Which is the best method for improving the relationship between public school teachers and the parents and school boards who employ them-the carrot or the stick?

Legislative leaders in Lansing vow to do something on this issue soon, and the focus of their attention is the extraordinary power of the state's largest teacher union, the Michigan Education Association (MEA). Most of the proposals being floated are punitive in nature-imposing fines against striking teachers or mandating binding arbitration, for example.

The rising hostility to the MEA is understandable in the wake of its campaign against last month's Proposal A, widely perceived as brazenly deceptive. As The Saginaw News editorialized on March 18, "It should disturb all conscientious teachers that while they strive in the classroom to educate honest citizens, back at the office, their 'leaders' publicly trash the truth for attempted political gain. . . .In the public eye, teachers will not gain the respect they deserve, if the group that speaks for them deserves none."

The MEA has earned public antipathy for other reasons as well. It opposes charter schools and parental choice. It is against competitive bidding of teacher health insurance. It fights efforts by districts to contain costs by contracting out for support functions, even though it does so itself at its own East Lansing headquarters. And it always demands more money at the same time it resists meaningful ways to be held accountable for its actions.

The MEA hasn't exactly endeared itself to parents, school boards, and taxpayers on the issue of teacher strikes. Michigan law clearly states that "No person holding a position by appointment or employment in the government of the state of Michigan, or in the government of any one or more political subdivisions thereof, or in the public school service . . . shall strike." Yet in the past 10 years, Michigan-with just 3.7 percent of the nation's population-has been home to 14.4 percent of the nation's teacher strikes. More than 100 illegal walk-outs have occurred in this state in that time period.

So what's the answer? Before the legislature sets off in the direction of fines, mandates, edicts, and other forms of punishment, it ought to consider a more positive alternative: simply exempt teachers from the Public Employment Relations Act, or PERA.

Instead of allowing individual school employees to deal with their employer directly, PERA forces them to be represented by a single labor union. It forces the school district to bargain collectively with the union leadership. That makes teachers captives of the politics of the union, their individual voices subsumed by the dictates of the whole. It replaces pay and promotion based upon an individual's performance with arbitrary measures like seniority and academic degrees. In other words, by granting the union this special privilege, PERA prevents real teacher choice and an open market in labor representation.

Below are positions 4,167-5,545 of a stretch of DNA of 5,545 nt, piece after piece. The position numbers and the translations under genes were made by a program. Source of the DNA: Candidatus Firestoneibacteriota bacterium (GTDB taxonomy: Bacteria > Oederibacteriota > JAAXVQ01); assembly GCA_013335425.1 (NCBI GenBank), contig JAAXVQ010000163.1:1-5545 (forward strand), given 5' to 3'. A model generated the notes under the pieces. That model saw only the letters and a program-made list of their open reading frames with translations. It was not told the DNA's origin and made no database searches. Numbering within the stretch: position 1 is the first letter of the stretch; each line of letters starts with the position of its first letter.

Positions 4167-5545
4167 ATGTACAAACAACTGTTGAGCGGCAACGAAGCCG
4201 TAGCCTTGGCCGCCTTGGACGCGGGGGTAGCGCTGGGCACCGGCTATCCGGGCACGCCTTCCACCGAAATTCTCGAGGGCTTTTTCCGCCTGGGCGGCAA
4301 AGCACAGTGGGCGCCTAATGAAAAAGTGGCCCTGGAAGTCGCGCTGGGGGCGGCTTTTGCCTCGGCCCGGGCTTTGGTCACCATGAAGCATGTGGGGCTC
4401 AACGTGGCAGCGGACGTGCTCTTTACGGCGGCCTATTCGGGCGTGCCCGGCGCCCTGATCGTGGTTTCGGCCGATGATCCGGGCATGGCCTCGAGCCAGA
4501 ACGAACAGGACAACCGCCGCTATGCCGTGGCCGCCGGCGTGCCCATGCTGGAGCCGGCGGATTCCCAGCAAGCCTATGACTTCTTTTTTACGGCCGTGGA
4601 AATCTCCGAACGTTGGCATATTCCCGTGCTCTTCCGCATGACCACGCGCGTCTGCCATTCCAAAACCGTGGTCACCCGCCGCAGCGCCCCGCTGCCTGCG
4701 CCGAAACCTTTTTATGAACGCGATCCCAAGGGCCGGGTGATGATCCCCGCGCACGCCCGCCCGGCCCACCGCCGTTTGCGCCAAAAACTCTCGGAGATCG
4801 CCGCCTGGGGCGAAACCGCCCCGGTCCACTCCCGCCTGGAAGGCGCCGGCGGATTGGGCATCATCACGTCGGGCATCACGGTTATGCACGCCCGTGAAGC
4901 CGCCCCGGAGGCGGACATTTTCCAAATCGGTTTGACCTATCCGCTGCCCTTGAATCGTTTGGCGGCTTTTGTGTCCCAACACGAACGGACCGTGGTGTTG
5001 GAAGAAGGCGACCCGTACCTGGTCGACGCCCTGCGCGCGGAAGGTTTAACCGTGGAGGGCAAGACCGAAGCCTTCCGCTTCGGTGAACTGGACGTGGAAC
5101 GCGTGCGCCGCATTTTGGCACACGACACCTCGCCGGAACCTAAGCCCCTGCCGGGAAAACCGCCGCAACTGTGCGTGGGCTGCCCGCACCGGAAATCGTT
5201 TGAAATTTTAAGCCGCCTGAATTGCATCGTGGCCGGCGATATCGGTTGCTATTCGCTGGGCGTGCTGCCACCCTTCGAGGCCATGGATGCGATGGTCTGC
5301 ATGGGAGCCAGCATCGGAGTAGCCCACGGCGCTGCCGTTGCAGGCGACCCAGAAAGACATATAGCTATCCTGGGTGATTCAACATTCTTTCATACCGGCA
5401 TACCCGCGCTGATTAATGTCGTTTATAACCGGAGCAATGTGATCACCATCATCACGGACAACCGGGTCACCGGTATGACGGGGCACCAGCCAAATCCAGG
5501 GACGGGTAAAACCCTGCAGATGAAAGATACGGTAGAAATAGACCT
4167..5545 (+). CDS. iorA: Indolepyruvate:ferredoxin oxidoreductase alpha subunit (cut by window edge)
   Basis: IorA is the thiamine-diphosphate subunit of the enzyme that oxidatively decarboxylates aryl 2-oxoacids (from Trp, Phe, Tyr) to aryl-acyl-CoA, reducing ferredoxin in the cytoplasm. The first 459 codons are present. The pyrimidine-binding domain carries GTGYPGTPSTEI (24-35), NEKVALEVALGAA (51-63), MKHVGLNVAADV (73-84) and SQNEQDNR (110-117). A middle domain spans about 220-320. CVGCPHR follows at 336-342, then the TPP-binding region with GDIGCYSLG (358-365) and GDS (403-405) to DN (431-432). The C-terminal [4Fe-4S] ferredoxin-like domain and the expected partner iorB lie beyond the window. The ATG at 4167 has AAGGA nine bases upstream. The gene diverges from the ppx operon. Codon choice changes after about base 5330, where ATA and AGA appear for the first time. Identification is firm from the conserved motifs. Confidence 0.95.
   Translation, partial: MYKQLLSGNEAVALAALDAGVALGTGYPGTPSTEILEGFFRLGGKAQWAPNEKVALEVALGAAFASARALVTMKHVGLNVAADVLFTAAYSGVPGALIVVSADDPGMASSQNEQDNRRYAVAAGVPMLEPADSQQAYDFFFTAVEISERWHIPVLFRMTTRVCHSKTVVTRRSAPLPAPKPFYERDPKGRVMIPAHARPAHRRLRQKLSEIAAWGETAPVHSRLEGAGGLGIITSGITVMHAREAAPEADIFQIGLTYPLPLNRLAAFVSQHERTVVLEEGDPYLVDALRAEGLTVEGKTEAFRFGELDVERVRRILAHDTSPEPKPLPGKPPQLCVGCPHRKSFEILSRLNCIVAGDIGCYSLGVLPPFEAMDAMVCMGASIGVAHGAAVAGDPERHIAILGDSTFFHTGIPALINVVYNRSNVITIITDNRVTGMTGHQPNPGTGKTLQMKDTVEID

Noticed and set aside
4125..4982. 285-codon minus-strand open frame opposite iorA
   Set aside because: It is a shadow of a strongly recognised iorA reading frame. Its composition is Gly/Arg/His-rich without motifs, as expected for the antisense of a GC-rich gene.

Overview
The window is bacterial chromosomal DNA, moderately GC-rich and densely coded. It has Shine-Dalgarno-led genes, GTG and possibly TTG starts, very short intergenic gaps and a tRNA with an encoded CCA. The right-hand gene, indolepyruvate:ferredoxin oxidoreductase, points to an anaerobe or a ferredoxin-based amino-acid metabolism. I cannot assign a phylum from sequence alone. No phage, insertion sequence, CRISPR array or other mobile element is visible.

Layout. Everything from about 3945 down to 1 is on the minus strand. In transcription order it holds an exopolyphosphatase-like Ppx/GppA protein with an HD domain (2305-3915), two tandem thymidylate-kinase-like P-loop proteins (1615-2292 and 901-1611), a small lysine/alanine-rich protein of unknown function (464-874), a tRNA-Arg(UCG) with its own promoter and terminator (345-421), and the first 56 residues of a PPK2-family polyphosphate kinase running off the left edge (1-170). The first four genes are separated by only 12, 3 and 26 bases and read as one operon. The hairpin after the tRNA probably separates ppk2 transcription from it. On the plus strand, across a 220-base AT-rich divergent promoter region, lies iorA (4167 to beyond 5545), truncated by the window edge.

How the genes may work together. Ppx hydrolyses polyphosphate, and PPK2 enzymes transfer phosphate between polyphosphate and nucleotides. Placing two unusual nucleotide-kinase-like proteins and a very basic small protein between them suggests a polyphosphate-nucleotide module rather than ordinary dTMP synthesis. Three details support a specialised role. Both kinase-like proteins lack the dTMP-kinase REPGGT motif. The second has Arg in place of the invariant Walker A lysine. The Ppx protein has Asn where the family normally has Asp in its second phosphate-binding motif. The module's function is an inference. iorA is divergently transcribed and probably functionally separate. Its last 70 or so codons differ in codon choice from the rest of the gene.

For teachers, the question is a fundamental one: Do you want to deal directly with your employer or do you want to be forced to go through the union middleman?

Teachers exempt from PERA could still be members of a labor union and could even bargain collectively. Indeed, 13 states have no mandatory collective bargaining laws for any government employees but still have public employee unions. In one such state, Utah, 28 percent of public employees are covered by union contracts. The difference is, the employees make the decision-to go it alone or join the union of their choice. Unions, in other words, must convince each employee that membership is worth the cost.

In the absence of PERA, teachers could still walk off the job. The school district, however, would not be forced to bargain with strikers or their representatives. They could freely deal with other prospective and willing employees or employee organizations to better meet the needs of the students and school district. The strike issue that has vexed Michigan for years would be resolved, not by threats of punishment, but simply by the freedom of the parties involved to negotiate as best they see fit. Teachers would still come under the protection of wrongful discharge law, just as most other Michigan workers do.

Though mandatory collective bargaining laws like PERA were sold, in part, as a way to foster labor peace, just the opposite has occurred. According to data from the Public Service Research Council, most states which have adopted such laws have subsequently seen huge increases in the number of strikes. There was only one strike against various levels of government in Michigan between 1958 and 1964. Public employee strikes were made illegal and collective bargaining was made mandatory in 1965. Then, between 1965 and 1980, there were 759 strikes! Many of them were staged by teacher unions.

Allowing teachers choice by exempting them from PERA would have other salutary benefits besides resolving the strike question. It would remove the barriers that unaccountable and often unresponsive monopoly unions have erected between parents and teachers. It would inject into the teacher labor market some sensitivity to the costs imposed upon taxpayers. It would also open the door for good teachers to advance and be rewarded according to their merit while hastening the exit of poor performers.

Whether to amend PERA with further dictates or repeal its application to teachers altogether is a question of the carrot or the stick. One gets the job done by relying upon freedom, incentive, and individual choice. The other creates division and animosity by treating teachers like pawns to be pushed and shoved.

If the legislature wants to improve the relationship between teachers and their employers, it doesn't have to pass new laws. It only has to clear the decks of an existing one.